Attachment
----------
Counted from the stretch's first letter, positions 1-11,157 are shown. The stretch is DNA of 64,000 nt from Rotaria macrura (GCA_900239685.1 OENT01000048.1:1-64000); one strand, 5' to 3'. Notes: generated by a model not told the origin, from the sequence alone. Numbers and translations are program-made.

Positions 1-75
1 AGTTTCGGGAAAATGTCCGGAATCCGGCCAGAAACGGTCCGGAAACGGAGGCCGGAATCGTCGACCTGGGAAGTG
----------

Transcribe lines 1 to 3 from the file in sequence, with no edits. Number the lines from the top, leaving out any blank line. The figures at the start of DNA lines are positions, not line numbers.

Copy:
Counted from the stretch's first letter, positions 1-11,157 are shown. The stretch is DNA of 64,000 nt from Rotaria macrura (GCA_900239685.1 OENT01000048.1:1-64000); one strand, 5' to 3'. Notes: generated by a model not told the origin, from the sequence alone. Numbers and translations are program-made.

Positions 1-75
1 AGTTTCGGGAAAATGTCCGGAATCCGGCCAGAAACGGTCCGGAAACGGAGGCCGGAATCGTCGACCTGGGAAGTG